When the Reverend found out the group was from Cambridge and was affiliated with the Boston Church of Christ, he didn’t allow them to use space in the URC building for their meetings. Asbury said they had to use hotel conference rooms, theatres and sometimes even the Shrine Auditorium in downtown Los Angeles to hold their services.
Since then, Asbury has done research and has counseled students who left the LACC. He has seen students who had a bright, promising future pass up valuable opportunities for the Church. While Asbury doesn’t find anything wrong in serving the Lord, he questions those who only see one way to do so.
Another problem that critics have with the Church is their strict rules for members. After being baptized, members are then given a “discipler” who is considered a role model for the new disciple to emulate.
In a research investigation done for Boston University’s Danielsen Institute, Dr. Langone cited a few of the major concerns that former members listed in a survey he conducted.
They included recruitment techniques that use love and high-pressure harassment that induce guilt, an authoritarian relationship with leaders where members have “no rights to personal choice or interpretation,” and the amount of recruits each member brings as an indicator of a member’s level of faith.
One more common controversy is that the ICC tends to estrange members from their family and friends – usually when they are not also members of the Church.
However, LACC member and UCLA student Ricardo Alvarez disagreed with that accusation.
“There was a time in my life when I was going through some rough times because my father had passed away,” Alvarez said. “But the Church helped me out. They did whatever they could to help me feel supported.”
The ICC has been banned from several other campuses, including Harvard, Boston University, and Smith College. Administrators claimed members were found recruiting door to door in the dorms and in the dining halls, being overly persistent, putting down other faiths, occupying the focus of student members to the point of a decline in their academic performance and estranging them from their families.
“There was a very clear pattern that (the ICC) was following – they would go to a major university, and during the first year establish themselves and then go to another major state university or junior college,” Asbury said.
“People see high-pressure groups as psychologically damaged individuals needing the group,” he added, “but if you were running an organization whose purpose was to take over the religious world, would you go and recruit the psychologically damaged, walking wounded? No, you would go out and get the best and brightest around.”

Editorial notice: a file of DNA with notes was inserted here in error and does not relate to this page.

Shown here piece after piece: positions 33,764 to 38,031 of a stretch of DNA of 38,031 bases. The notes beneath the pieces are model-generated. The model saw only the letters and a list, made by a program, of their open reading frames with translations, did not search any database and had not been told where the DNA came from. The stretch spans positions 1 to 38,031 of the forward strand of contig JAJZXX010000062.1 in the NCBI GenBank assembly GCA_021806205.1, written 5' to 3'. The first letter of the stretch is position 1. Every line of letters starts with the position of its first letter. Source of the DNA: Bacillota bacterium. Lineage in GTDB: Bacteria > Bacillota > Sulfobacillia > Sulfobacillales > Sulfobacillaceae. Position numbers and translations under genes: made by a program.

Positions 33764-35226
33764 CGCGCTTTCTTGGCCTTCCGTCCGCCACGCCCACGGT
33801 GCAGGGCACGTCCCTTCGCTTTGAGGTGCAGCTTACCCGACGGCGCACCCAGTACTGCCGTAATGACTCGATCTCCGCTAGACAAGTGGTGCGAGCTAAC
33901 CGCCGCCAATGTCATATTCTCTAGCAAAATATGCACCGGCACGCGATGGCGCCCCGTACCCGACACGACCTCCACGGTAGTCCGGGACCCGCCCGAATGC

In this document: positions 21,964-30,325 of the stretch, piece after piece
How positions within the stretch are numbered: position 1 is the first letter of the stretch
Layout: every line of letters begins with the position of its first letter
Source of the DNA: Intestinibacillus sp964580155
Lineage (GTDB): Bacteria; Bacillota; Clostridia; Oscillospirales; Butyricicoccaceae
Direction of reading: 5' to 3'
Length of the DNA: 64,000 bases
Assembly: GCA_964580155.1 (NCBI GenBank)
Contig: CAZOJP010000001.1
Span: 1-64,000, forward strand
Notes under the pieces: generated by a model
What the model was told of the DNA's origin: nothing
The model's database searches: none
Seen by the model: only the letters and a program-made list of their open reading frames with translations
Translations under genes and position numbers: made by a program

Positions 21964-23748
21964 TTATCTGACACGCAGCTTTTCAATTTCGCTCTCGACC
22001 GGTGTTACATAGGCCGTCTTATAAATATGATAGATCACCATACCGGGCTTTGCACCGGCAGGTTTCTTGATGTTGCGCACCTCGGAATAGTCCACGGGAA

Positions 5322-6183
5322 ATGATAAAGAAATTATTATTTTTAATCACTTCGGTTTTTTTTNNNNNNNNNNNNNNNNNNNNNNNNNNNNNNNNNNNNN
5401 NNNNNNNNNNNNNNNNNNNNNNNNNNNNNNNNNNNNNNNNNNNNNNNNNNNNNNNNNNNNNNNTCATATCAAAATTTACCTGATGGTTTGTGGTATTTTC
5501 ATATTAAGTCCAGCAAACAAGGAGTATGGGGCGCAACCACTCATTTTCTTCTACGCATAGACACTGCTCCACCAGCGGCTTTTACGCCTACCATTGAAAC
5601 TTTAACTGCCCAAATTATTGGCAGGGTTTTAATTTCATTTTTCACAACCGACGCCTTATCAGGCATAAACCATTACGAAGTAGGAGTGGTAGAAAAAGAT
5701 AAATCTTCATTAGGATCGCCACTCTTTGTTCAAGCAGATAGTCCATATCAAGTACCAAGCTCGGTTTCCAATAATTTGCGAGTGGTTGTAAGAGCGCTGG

For the first time since 1991, the LACC is now an officially registered group with the Center for Student Programming at UCLA.
According to the university guidelines, any group of three students, faculty or staff can register as an official campus organization. Removal of a group may occur only if university guidelines, or local, state or federal law is violated.
In an earlier interview with another paper Todd Spath, a leader for the LACC, explained why the LACC chose not to register after 1991.
“To register you have to be a UCLA student, and there was never any need for our leaders to enroll in classes. We never used the campus facilities, so it just didn’t make sense,” Spath said.
As to why the group decided to register this year Alvarez said they simply wanted to be a part of UCLA once again.
“Honestly I don’t know why we registered again, we just wanted to come on campus again, to be more present on campus again,” Alvarez said.
While the group is once again a registered organization, Asbury said it hasn’t been as active on campus as other chapters are on their respective campuses.
“This group has kept a really low profile at UCLA compared to other campuses. They recruit on campus, but much is done off campus,” Asbury said.
This low profile is reflected by the relatively low number of students registered with the LACC – according to Alvarez that number is about 65.
The entire LACC has roughly 11,000 members.
Now that the group is back on campus, perhaps that number will grow, a disturbing thought for Asbury – mainly because of the effects the experience often has on students.
“When people go through something like that they come out without faith,” he said. “They lose an incredible amount of people because they’ve been hurt spiritually. It’s a mugging, an ecclesiastical rape. It’s a bad thing – it prevents people’s spiritual development because it channels it into one avenue.”
“But the truth of the matter of is, that groups like this will continue to be successful,” Asbury added. “They operate seven days a week, 24 hours a day. They are like rust on iron; they don’t stop.”
While Asbury and former members may feel this way, Alvarez said the experience has been very helpful.
“It’s been great and very positive with a lot of encouragement and support,” the four-year member said.